Pennsylvania is home to 2.2 million residents age 65 and older and this means that nursing homes in Venango County and throughout the rest of the state should be prepared for an influx in their admissions over the next ten years. When loved ones reach a point that they are not physically or mentally able to live safely on their own, they often go to nursing homes where they can receive around the clock care. The elderly population spent many years taking care of themselves and their families and when it is time to move into a nursing home, their loved ones hope that they will be well taken care of just as they deserve.
Our nursing home abuse lawyers know that family members go to great lengths to select retirement homes for their loved ones and it is devastating to find out that they are suffering abuse in their carefully selected facilities. Abuse is illegal and if you suspect your loved one has been the victim of abuse, contact an elder abuse attorney at SMT Legal to discuss your claim.
Why nursing home residents are targets
Elderly patients are in nursing home care because of their physical and/or mental decline making them unable to live independently. Their lack of independence and reliance on other people make them extremely vulnerable. They want to trust people who are there to care for them and they may be afraid to make caregivers and facility administrators mad by reporting abuse. They also may lack the mental or communicative skills necessary to recognize and report abusive treatment.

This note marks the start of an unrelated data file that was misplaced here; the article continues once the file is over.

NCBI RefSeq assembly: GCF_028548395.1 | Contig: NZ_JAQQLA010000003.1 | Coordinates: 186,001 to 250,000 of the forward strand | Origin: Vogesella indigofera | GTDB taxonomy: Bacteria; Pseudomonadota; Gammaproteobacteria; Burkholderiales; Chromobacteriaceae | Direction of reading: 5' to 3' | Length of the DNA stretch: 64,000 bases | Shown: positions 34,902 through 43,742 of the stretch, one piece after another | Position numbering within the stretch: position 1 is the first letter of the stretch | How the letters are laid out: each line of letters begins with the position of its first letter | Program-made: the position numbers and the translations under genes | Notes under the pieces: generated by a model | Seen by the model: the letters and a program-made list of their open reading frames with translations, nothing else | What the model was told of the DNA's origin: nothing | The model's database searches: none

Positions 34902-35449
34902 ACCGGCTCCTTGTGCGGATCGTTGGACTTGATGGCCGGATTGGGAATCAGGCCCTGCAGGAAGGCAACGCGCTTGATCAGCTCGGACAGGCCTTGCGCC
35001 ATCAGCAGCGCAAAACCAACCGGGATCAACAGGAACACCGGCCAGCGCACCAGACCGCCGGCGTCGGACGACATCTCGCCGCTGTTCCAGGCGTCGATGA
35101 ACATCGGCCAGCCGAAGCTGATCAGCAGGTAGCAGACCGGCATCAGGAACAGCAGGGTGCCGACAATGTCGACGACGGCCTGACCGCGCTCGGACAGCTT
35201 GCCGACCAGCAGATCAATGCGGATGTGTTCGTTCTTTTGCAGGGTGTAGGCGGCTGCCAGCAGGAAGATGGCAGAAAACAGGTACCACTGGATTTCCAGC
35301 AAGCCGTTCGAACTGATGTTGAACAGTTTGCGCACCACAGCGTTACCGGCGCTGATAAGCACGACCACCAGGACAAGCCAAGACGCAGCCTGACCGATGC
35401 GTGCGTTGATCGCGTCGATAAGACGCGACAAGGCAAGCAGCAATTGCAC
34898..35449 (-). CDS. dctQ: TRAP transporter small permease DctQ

Types of nursing home abuse
Types of nursing home abuse include physical, emotional, and sexual abuse; neglect and isolation; malnourishment; unsanitary conditions; financial exploitation; and medical malpractice. Low nursing home budgets and understaffed facilities often lead to neglect and abuse with patients sustaining serious physical and emotional damages and injuries.
Signs of nursing home abuse
It is often hard for people to recognize when a loved one is being abused because they cannot monitor the around the clock care that their loved one receives. Abusers can be devious and they know how to avoid being caught. Abuse often occurs behind closed doors and when visiting hours are over. Signs of abuse include the following:
- Changes in mood and behavior such as becoming depressed, angry, anxious, or afraid
- Change in behavior in the presence of caregivers
- Physical injuries such as unexplained bruises and broken bones
- Change in estate documents such as wills and powers of attorney
- Missing cash, checkbooks, credit cards, or other financial materials and instruments
- Dehydration and malnourishment
- The presence of bedsores
- Poor hygiene
Recoverable damages in nursing home abuse cases may include, but are not limited to medical expenses, pain and suffering, and mental anguish. Sometimes punitive damages are recoverable when a defendant’s conduct was egregious. If a nursing home resident suffers fatal injuries due to caregiver abuse, a wrongful death claim may be appropriate.